Two decades of unique musical experiences in the heart of the jungle
If you’re reading this in your seat on a Malaysia Airlines flight, you may well be on your way to inspiring adventures and cultural experiences. But does your trip have a soundtrack to fit? As music festivals are a great centre-point to build any trip around, perhaps you are searching for a world-class festival destination this summer.
Tempted by Glastonbury in Somerset, England or Japan’s Fuji Rock Festival at Naeba Ski Resort? There are so many to choose from, but one can be easily added to the calendar. For a truly unique experience, pack your dancing shoes and hiking boots, and hop on a flight to Malaysian Borneo, where you can experience the local culture, in a single weekend, in a spectacular location surrounded by opportunities for exploration – the Rainforest World Music Festival.
The family-friendly Rainforest World Music Festival, which regularly appears on the top ten lists of ‘must-see’ events, is celebrating its 20th anniversary this year. The venue is the Sarawak Cultural Village, a seven-hectare tourism showcase of the 28 ethnic groups that call the Malaysian state of Sarawak home. The ‘living museum’ concept serves as the ideal location for the festival, with workshops and performances taking place in buildings of traditional architecture, under the awe-inspiring backdrop of the mighty cliffs and towering rainforests of Mount Santubong, just outside Sarawak’s capital, Kuching.
The idea of the festival emerged from the lush jungle itself when the Canadian musician and instrument collector, Randy Raine-Reusch, travelled upriver in Sarawak to record disappearing traditional music. But what better way to save music from extinction than to put it on a stage for everyone to appreciate? Raine-Reusche got together with some friends in the region and began brainstorming the idea of a music festival in Sarawak. The Sarawak Tourism Board came onboard and the Rainforest World Music Festival was born.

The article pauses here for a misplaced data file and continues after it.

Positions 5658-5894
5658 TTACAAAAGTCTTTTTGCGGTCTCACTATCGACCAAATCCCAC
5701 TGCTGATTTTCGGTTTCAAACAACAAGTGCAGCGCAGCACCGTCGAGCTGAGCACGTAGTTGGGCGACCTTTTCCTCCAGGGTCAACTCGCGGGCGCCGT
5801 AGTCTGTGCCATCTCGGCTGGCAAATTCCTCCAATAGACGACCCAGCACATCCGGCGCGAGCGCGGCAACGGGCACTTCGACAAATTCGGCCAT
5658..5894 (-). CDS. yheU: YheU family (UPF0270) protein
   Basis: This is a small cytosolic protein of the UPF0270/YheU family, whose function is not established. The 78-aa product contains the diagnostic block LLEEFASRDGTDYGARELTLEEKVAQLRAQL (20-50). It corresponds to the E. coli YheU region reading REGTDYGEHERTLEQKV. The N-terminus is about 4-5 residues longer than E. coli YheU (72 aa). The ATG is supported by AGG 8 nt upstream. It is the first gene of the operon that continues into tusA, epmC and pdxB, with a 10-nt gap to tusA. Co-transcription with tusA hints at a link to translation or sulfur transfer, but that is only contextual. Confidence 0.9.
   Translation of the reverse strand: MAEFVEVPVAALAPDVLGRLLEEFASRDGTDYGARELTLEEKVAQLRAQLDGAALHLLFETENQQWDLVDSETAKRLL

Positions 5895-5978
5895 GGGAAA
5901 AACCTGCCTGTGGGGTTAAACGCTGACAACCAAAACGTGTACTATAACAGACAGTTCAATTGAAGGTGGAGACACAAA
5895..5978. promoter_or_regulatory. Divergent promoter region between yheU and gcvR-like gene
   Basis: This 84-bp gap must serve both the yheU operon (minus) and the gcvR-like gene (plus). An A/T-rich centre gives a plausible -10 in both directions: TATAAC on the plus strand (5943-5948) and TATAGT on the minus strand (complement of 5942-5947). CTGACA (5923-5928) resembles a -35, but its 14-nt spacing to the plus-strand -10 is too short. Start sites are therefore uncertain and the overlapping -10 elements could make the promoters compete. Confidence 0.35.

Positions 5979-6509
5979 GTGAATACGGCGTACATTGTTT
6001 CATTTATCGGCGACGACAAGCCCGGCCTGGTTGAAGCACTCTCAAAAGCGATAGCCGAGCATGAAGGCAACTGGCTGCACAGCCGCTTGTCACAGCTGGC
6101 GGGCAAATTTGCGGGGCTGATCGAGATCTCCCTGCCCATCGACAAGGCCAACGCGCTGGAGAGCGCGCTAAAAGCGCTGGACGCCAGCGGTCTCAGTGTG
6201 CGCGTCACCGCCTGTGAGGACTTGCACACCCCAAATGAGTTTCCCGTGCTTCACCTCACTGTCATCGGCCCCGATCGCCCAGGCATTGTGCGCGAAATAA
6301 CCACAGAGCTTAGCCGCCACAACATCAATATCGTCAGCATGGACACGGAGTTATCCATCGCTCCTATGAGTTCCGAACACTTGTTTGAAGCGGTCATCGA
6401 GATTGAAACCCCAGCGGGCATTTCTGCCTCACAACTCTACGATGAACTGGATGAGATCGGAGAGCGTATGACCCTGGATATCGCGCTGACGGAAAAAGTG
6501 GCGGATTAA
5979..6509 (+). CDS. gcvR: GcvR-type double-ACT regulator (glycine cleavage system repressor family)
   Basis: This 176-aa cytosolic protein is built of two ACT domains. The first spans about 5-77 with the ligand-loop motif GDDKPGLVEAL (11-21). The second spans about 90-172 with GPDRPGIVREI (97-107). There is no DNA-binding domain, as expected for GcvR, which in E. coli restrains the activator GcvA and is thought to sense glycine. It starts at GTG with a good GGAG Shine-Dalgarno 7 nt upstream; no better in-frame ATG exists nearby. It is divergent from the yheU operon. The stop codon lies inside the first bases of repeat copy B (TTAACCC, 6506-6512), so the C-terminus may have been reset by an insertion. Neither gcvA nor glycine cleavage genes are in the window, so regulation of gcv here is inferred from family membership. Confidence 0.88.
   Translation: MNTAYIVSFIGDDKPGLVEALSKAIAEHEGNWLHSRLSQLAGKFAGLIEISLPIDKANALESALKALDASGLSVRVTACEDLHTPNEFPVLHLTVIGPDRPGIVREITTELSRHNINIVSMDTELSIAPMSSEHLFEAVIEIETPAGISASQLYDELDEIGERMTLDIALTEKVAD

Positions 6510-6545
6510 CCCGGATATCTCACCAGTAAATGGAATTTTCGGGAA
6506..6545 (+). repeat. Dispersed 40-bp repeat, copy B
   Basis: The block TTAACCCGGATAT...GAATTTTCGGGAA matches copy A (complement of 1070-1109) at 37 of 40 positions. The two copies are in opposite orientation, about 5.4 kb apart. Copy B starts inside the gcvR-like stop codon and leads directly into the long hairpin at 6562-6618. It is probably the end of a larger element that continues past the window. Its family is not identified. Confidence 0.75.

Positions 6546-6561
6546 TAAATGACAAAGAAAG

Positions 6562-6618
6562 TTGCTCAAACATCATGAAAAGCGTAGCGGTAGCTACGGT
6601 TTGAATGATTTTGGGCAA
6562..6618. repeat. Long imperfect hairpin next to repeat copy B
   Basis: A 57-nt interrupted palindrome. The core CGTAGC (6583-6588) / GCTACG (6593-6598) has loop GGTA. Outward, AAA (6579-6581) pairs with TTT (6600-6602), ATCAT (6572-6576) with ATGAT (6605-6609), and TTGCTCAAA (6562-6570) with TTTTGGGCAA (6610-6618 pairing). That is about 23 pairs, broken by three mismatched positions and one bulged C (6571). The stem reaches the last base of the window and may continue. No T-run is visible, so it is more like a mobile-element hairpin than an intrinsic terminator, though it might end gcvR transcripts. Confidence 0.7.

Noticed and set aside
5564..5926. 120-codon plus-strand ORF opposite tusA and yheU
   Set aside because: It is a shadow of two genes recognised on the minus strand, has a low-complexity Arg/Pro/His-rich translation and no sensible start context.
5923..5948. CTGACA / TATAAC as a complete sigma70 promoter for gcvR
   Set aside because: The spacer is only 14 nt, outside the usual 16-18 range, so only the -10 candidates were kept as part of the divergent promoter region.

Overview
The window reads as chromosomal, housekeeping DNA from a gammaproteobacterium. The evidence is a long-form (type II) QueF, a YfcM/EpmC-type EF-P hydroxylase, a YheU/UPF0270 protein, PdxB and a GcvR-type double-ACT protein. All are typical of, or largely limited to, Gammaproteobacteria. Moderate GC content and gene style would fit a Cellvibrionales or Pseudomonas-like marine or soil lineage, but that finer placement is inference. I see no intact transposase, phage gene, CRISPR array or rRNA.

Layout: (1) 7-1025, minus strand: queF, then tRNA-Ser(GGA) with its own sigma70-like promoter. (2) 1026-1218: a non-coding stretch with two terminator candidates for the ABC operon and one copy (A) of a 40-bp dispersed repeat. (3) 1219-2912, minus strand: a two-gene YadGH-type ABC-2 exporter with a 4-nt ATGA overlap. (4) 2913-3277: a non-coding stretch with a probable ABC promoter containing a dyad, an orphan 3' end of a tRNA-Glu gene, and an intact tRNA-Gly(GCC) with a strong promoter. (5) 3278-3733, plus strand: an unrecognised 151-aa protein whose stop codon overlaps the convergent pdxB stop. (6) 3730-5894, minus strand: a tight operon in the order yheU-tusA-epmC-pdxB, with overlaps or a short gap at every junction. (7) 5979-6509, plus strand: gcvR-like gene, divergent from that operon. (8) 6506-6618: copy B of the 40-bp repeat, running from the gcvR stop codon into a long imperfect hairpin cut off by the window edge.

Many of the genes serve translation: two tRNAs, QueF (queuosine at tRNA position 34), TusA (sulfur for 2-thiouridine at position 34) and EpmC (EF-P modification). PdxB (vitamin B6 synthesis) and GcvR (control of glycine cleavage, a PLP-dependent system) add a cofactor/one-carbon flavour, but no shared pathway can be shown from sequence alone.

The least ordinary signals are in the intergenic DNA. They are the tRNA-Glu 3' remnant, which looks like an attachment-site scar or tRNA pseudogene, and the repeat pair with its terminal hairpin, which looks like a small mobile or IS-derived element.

In the two decades since, the world has come to the Borneo jungle, in a kaleidoscope of talent and musical styles, from other-worldly hunter gatherers, the Congo Pygmies N’DIMA, with their rustic bowed instruments and traditional dances; the Lewton Women’s Water Music from the tropical islands of Vanuatu, transforming the water of the village’s lake into percussion; the thundering Huun Huur Tu, stunning the audience with their Tuvan throat singing crossed with live electronic beats and metallic guitars. This is music without boundaries, and the crowd of discerning listeners – around 8,000 fill the venue to capacity each night – are tuned in for the unexpected at the Rainforest World Music Festival.
The goal of the festival is to present the most hard-to-find and least-known musical traditions, sometimes in their purest form, and other times in their most contemporary iterations. “I try to make sure they are all very different from one another,” explains the festival’s artistic director, Jun-Lin Yeoh, a classical pianist. She searches hard to find obscure bands, making the festival certain to show concert-goers something they have never seen before.
“My original curation of the festival was to juxtapose as many different musical styles from 360 degrees as possible, encouraging a powerful link of empathy and friendship,” says Yeoh. “Isn’t that what we all need so badly in the world right now?” She also credits the support from the Sarawak Tourism Board and the team behind the production.